|Title||Terbutaline powder prevented nocturnal hypoglycemia|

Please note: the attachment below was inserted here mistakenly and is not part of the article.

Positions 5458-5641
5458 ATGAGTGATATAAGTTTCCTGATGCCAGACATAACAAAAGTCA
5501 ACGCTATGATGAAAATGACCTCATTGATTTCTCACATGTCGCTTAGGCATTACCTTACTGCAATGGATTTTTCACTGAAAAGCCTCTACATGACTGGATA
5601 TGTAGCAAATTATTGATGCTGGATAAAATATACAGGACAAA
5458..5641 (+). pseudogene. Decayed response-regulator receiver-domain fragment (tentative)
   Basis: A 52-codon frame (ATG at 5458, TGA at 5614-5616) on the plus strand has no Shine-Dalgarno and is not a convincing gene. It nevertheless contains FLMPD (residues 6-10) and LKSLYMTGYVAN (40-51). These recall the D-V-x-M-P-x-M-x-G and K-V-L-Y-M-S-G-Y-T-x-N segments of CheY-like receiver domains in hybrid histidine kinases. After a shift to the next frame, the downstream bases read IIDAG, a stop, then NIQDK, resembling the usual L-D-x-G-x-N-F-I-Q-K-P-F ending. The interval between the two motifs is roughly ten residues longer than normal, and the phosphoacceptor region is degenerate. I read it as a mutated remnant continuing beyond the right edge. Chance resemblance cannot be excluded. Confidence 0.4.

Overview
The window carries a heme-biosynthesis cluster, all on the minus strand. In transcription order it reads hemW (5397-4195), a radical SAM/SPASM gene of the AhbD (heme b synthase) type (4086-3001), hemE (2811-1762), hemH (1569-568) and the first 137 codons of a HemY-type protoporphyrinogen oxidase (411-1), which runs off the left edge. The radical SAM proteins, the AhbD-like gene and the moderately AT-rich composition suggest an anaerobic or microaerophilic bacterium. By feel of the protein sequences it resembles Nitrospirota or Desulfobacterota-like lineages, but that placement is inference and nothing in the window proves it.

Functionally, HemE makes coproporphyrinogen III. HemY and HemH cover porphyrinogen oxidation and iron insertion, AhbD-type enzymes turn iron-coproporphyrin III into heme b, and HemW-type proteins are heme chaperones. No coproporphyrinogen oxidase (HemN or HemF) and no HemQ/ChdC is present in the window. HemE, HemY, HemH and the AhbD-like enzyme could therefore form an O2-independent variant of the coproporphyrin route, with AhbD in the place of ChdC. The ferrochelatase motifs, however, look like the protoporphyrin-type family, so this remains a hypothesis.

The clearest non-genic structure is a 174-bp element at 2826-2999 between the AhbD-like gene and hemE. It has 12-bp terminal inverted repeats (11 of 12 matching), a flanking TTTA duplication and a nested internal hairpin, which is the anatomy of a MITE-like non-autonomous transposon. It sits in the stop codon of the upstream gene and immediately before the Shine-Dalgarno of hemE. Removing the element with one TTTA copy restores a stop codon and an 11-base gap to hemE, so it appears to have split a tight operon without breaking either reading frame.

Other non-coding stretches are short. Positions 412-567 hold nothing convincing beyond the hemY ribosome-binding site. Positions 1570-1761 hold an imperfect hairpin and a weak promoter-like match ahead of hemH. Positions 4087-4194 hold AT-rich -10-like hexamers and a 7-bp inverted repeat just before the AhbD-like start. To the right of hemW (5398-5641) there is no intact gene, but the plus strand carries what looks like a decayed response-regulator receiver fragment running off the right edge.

|Description||Terbutaline powder prevented nocturnal hypoglycemia in patients with type 1 diabetes Terbutaline may be a safe and effective treatment option for prevention of nocturnal hypoglycemia in patients with type 1 diabetes.wisepoqder Terbutaline Researchers of a randomized, controlled trial examined whether terbutaline prevented nocturnal hypoglycemia without causing morning hyperglycemia in 15 patients with type 1 diabetes. Patients randomly assigned to 2.5 mg terbutaline (Brethine, Novartis) had a mean nadir nocturnal plasma glucose concentration of 100 mg/dL compared with 122 mg/dL with 5 mg terbutaline and 87 mg/dL with placebo (see chart). In the 2.5-mg terbutaline group, seven patients reached nadir nocturnal concentrations <70 mg/dL, six reached concentrations <60 mg/dL and two reached concentrations <50 mg/dL. Further, three patients assigned to 5-mg terbutaline reached nadir levels <70 mg/dL; none of these patients reached any level lower than that. Morning plasma glucose levels were 127 mg/dL with 2.5 mg terbutaline, 183 mg/dL with 5 mg terbutaline and 113 mg/dL with placebo. “These data confirm a high frequency of nocturnal hypoglycemia in patients with aggressively treated type 1 diabetes. These data also confirm that bedtime administration of 5 mg terbutaline effectively prevents nocturnal hypoglycemia,” the researchers wrote. Hypoglycemia is the limiting step to glycemic control in patients with diabetes. It can be serious and is occasionally fatal. The majority of hypoglycemic episodes occur at night. Therefore, efforts to reduce the risk of nocturnal hypoglycemia would be well directed. The group of Cryer et al at Washington University have made a life career of addressing the biology of hypoglycemia. This report is a follow-up of earlier work from the same laboratory showing a beneficial effect of terbutaline (5 mg) in decreasing hypoglycemia overnight, but that dose was associated with undesirable hyperglycemia in the morning. The current study tested a smaller dose (2.5 mg) of terbutaline and seems to have nailed the matter squarely. It seems, therefore, that terbutaline can be added to other existing strategies for reduction of nocturnal hypoglycemia. These other strategies include bedtime caloric supply, recalibration of antidiabetic medications, limitation of alcohol intake, exercise counseling, self-blood glucose monitoring (especially in the ‘wee’ hours), prompt recognition and intervention for hypoglycemia unawareness, among others. The fact that the study included just 15 patients with type 1 diabetes is an obvious limitation. Therefore, a larger study expanded to even patients with type 2 diabetes (many of whom are also at risk for hypoglycemia) would be most welcome.|
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